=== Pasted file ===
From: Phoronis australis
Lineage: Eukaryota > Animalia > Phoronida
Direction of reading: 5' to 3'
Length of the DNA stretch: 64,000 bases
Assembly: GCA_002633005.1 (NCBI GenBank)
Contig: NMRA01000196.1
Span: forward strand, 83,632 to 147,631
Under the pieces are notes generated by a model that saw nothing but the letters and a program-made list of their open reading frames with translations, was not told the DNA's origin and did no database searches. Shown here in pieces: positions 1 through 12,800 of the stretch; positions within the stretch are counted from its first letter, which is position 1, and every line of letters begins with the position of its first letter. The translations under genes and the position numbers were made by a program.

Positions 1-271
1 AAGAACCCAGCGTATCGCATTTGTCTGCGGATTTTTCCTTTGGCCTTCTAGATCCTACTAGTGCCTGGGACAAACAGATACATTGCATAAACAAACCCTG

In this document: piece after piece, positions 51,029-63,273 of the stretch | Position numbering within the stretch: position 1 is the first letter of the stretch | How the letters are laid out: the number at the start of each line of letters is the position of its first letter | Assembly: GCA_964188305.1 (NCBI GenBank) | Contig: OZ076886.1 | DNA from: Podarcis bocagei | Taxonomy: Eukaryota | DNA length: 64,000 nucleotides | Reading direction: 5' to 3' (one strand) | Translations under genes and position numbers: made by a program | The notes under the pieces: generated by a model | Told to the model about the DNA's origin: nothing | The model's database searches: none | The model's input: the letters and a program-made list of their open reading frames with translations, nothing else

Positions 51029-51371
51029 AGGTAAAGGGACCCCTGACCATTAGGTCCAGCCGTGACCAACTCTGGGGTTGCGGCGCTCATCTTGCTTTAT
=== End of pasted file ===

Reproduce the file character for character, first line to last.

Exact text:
From: Phoronis australis
Lineage: Eukaryota > Animalia > Phoronida
Direction of reading: 5' to 3'
Length of the DNA stretch: 64,000 bases
Assembly: GCA_002633005.1 (NCBI GenBank)
Contig: NMRA01000196.1
Span: forward strand, 83,632 to 147,631
Under the pieces are notes generated by a model that saw nothing but the letters and a program-made list of their open reading frames with translations, was not told the DNA's origin and did no database searches. Shown here in pieces: positions 1 through 12,800 of the stretch; positions within the stretch are counted from its first letter, which is position 1, and every line of letters begins with the position of its first letter. The translations under genes and the position numbers were made by a program.

Positions 1-271
1 AAGAACCCAGCGTATCGCATTTGTCTGCGGATTTTTCCTTTGGCCTTCTAGATCCTACTAGTGCCTGGGACAAACAGATACATTGCATAAACAAACCCTG

In this document: piece after piece, positions 51,029-63,273 of the stretch | Position numbering within the stretch: position 1 is the first letter of the stretch | How the letters are laid out: the number at the start of each line of letters is the position of its first letter | Assembly: GCA_964188305.1 (NCBI GenBank) | Contig: OZ076886.1 | DNA from: Podarcis bocagei | Taxonomy: Eukaryota | DNA length: 64,000 nucleotides | Reading direction: 5' to 3' (one strand) | Translations under genes and position numbers: made by a program | The notes under the pieces: generated by a model | Told to the model about the DNA's origin: nothing | The model's database searches: none | The model's input: the letters and a program-made list of their open reading frames with translations, nothing else

Positions 51029-51371
51029 AGGTAAAGGGACCCCTGACCATTAGGTCCAGCCGTGACCAACTCTGGGGTTGCGGCGCTCATCTTGCTTTAT